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Jeff B. (00:00):

Hello everyone and welcome to another edition of LPL Market Signals. Jeff Buchbinder here with you today with my friend and colleague, Adam Turnquist. Adam, how are you today?

Adam T. (00:11):

Hey, happy Monday, Jeff. Good to be here. How are you doing?

Jeff B. (00:15):

I'm doing well, thank you. We're celebrating another tick above 4,200 on the S&P 500, certainly a key technical level. So since we got a lot of interesting things going on, technically, Adam, I am glad you are with me this week. So that's kind of the highlight of the market recap section, back to the battle line of 4,200. Here's the rest of the agenda that we have for you today. It is Monday, May 22, 2023, as we're recording this Monday afternoon. Next, we'll talk about some breadth indicators and some chart breakouts, followed by a technical take on bonds. And then a preview of the week ahead where we have the Fed minutes on Wednesday and we have the core PCE deflator, which is the Fed's preferred inflation measure. So, starting with the market recap, so Adam, we've talked about this a lot, you know, over the past month or so about the technical resistance. So, we've just touched 4,200. My first question for you is, how long do we have to be above 4,200 to call it a breakout?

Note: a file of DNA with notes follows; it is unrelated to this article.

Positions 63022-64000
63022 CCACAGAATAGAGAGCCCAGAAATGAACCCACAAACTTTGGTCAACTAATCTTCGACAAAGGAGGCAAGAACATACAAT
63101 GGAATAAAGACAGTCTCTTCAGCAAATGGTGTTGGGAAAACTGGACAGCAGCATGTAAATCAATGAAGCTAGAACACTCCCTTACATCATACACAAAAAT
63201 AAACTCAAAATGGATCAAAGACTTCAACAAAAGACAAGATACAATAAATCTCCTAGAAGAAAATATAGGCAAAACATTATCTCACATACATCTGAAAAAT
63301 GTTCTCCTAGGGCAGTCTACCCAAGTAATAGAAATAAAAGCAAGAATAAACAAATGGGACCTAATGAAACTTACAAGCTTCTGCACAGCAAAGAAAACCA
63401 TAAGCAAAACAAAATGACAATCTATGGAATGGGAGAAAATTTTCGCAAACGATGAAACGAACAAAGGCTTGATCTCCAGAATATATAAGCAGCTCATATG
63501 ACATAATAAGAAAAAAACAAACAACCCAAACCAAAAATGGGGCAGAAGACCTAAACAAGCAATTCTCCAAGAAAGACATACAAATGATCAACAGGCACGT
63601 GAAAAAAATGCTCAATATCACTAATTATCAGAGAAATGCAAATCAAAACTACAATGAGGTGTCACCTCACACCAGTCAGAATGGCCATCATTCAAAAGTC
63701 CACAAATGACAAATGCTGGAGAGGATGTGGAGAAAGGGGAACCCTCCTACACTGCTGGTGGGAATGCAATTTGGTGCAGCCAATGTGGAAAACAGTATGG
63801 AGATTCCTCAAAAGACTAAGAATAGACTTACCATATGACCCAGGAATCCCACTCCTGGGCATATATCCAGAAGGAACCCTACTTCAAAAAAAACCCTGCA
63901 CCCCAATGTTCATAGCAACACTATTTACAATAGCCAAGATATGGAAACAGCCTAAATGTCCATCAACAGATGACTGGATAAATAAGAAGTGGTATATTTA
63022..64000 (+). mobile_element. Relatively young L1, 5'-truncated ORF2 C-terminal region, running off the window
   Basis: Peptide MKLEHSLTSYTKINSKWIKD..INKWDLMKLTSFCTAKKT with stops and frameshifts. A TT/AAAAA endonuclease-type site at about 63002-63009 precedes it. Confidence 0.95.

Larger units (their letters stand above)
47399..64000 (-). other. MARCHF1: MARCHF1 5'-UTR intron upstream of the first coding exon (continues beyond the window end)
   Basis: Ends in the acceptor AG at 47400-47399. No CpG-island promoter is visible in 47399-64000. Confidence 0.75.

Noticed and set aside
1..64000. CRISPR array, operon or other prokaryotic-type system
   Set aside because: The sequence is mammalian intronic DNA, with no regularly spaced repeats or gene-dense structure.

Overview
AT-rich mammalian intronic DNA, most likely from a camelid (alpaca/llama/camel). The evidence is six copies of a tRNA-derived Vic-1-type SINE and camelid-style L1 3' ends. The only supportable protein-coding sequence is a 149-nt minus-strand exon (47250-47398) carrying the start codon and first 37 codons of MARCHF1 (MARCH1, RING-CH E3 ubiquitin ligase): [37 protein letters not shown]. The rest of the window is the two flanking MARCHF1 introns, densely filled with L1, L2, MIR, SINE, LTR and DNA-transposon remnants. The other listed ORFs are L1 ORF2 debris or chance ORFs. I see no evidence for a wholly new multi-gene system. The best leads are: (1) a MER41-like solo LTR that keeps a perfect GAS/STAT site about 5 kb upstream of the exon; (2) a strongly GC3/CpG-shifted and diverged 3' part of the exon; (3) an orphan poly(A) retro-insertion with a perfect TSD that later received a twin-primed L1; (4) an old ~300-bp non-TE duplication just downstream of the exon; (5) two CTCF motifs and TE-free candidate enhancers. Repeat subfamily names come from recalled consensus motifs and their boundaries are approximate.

Adam T. (01:27):

Yeah, good question. And I think you got to keep the champagne on ice here for the rest of the week, because I like the weekly close above a key resistance level, so that would be what we're looking here. Technically, we're just about there or right around that level today, going into the close here, but certainly a constructive technical backdrop when you look at where we're at. Just, you know, going back to those October lows, you know, we've been making a series of higher highs and higher lows. We're now above a rising 50- and 200-day moving average, momentum actually changed last week. We got a MACD buy signal that stands for moving average convergence divergence. Basically a momentum indicator that looks at two moving averages to determine kind of a buy or sell position. So that flipped into a buy signal last week.

Adam T. (02:18):

I give a buy signal and an uptrend a little bit more weight in terms of its probability of being right. So, we'll see if that plays out. And when you look at short positions in the S&P 500, they continue to pile on. So if you look at the bottom panel of the chart we brought today, that's the short futures positions for the S&P 500 E minis, and they're at the highest level since June of 2020. And the headlines back then, I was looking using Google search to, you know, read through the news and it was, this is just another bear market rally. Kind of the same tone that we're getting from a lot of the headlines today. So a lot of negativity in the market. I think if we can actually have a sustainable breakout above 4,200, we could see some short covering rally quickly move the index to those August highs that we've also talked about a little bit, right around 4,300. That's another big retracement level of last year's bear market. I think that one's going to be another problematic level to get through, but I think it could be a relatively quick trip to get there. Just given where the sentiment is right now in the market and where futures positions are, and then just this most recent change in momentum. So a pretty good setup as we retest that key level right now.